Child marriage has detrimental impacts on girls globally, and especially in Zimbabwe, where the rates of early marriage are extraordinarily high – 1 in every three Zimbabwean girls will marry before age 18. Even though child marriage was outlawed in 2016, girls still turn to marriage, oftentimes because they have no other choice. Factors such as family pressure, forced tradition, and economic instability continue to drive this harmful practice.
Many girls are forced to marry for reasons of family honor. If a girl is suspected to have had sexual relations, she will be expected to marry the man involved, even in cases of rape. When WAP interviewed Evelyn, they found out that she was a victim of this tradition. When Evelyn was only thirteen years old, she was raped by a man in his fifties. Her family then forced her to marry her own attacker against her will, for the sake of family honor. At only thirteen, Evelyn would now have to drop out of school, risk health problems, and be exposed to domestic violence. This tragedy is all too common for girls in Zimbabwe.
An early marriage means that girls will drop out of school in order to fulfill her role as a child bride. An overwhelming majority of the girls that WAP has spoken to about their situations have said that they did not want to drop out of school, but did not have any other option. Most say that they once hoped to be studying subjects that intrigue them and pursuing careers but are no longer able to do so. Anodiwa, who is currently 19 years old, was only 16 when she gave birth to her first child. “My favorite classes were history and English. I had wanted to be a human rights lawyer,” she told WAP. Because of a child marriage, poverty, and a lack of knowledge about her reproductive rights, Anodiwa is no longer able to live the life she had dreamt of. This is a direct violation of the fourth UN Sustainable Development Goal, which is to ensure a quality education.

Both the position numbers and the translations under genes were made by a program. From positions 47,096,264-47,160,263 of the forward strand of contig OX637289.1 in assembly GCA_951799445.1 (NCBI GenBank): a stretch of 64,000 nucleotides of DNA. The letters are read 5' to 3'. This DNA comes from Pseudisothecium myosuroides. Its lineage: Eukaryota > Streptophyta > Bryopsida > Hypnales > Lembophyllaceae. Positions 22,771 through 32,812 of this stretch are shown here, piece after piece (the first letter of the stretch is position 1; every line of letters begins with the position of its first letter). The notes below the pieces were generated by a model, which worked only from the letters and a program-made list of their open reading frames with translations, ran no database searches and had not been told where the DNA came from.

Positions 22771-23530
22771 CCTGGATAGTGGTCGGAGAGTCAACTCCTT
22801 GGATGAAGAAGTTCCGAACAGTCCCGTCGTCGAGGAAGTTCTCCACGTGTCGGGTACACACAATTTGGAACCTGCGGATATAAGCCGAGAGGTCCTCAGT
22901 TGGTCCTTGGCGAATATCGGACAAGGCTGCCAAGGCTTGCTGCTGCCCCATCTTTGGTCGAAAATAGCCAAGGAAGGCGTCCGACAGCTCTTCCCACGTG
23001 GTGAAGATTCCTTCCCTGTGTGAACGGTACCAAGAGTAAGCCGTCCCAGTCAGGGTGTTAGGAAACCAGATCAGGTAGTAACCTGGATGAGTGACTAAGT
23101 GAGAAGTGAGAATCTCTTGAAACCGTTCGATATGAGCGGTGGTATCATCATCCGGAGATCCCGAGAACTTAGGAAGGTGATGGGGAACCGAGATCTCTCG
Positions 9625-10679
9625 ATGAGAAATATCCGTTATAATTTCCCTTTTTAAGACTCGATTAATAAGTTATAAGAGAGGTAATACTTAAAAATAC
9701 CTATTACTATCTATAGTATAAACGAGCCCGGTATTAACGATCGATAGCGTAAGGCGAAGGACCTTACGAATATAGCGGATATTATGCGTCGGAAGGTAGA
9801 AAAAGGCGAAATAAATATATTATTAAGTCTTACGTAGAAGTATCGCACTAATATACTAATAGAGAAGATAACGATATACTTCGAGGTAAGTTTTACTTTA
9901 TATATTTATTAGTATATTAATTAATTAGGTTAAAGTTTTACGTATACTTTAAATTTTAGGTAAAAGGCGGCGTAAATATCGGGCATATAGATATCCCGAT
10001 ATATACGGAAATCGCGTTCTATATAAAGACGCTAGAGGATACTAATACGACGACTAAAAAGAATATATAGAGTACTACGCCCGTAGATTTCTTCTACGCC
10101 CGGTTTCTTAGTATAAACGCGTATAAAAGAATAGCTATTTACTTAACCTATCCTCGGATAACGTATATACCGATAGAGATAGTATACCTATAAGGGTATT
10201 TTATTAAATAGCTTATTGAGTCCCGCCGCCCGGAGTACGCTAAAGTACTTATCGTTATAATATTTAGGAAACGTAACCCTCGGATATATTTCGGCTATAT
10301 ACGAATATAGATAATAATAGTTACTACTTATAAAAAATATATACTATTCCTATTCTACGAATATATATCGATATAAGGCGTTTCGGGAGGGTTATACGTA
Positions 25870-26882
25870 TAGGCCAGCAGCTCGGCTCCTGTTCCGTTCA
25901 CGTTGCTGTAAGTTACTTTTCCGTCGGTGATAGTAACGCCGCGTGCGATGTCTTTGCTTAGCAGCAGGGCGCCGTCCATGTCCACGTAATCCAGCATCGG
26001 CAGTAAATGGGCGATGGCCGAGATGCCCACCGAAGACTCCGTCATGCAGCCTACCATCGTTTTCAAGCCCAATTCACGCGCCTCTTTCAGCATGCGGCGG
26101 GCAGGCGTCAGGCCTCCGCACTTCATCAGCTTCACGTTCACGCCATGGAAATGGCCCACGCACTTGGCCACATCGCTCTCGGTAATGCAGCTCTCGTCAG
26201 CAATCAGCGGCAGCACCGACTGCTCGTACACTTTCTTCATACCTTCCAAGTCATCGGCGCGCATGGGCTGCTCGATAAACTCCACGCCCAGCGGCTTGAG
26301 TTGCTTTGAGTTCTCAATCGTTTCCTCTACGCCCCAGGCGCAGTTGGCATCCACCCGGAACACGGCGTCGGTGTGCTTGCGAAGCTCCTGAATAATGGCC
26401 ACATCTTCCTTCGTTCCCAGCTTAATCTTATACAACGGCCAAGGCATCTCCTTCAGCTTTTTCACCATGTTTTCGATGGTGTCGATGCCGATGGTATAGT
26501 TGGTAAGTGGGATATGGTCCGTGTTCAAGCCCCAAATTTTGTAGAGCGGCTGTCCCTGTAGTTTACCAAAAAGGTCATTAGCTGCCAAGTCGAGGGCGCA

Child marriage also poses serious health problems to girls. According to UNFPA, only 4% of Zimbabwean girls between the ages of ten and nineteen have a comprehensive understanding of pregnancy. Without proper sexual education, many girls who marry are unaware of how to protect themselves against sexually transmitted diseases and unintended pregnancies. More often than not, girls will become pregnant before their bodies are fully developed, which will give them physical problems for the rest of their lives. Portia, age 19, does not want to marry after seeing the consequences that her married friends are facing: “They get married early because of harassment and bad treatment from their families. But there are many challenges for women who marry and give birth at a tender age, their muscles are not ready.” Furthermore, the practice of child marriage is extremely dangerous for young girls. According to Human Rights Watch, married girls between age 15 and 19 with minimal education are at heightened risk of domestic violence and spousal abuse when compared to adult women with higher levels of education.
The Women Advocacy Project (WAP) was formed in 2012 by a group of women from Harare, Zimbabwe who wanted to help the women and girls in their communities like Evelyn, Anodiwa, and Portia. WAP focuses on giving attention to groups of marginalized and vulnerable women and girls who are in need of support and resources to avoid the treacherous path of child marriage. Not only does WAP provide a safe space for these women and girls and provide them with education and emotional support, but the organization also promotes women’s socio-economic rights. WAP hopes to foster a community of girls and women who can learn from one another and create successful and independent lives for themselves.